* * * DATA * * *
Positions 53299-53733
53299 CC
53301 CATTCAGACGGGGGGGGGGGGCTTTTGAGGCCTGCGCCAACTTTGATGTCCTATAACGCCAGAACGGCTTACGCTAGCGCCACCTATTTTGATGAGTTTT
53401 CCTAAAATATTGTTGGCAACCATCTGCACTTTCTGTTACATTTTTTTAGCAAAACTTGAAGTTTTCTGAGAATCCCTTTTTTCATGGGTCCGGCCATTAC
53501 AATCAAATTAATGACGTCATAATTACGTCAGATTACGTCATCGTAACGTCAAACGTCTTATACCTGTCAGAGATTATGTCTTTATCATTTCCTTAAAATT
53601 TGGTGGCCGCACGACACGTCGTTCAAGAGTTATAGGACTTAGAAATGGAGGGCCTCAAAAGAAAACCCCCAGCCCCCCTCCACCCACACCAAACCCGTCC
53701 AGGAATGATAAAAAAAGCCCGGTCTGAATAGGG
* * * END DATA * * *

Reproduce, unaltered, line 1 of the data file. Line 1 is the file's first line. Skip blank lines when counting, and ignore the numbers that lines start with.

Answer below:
Positions 53299-53733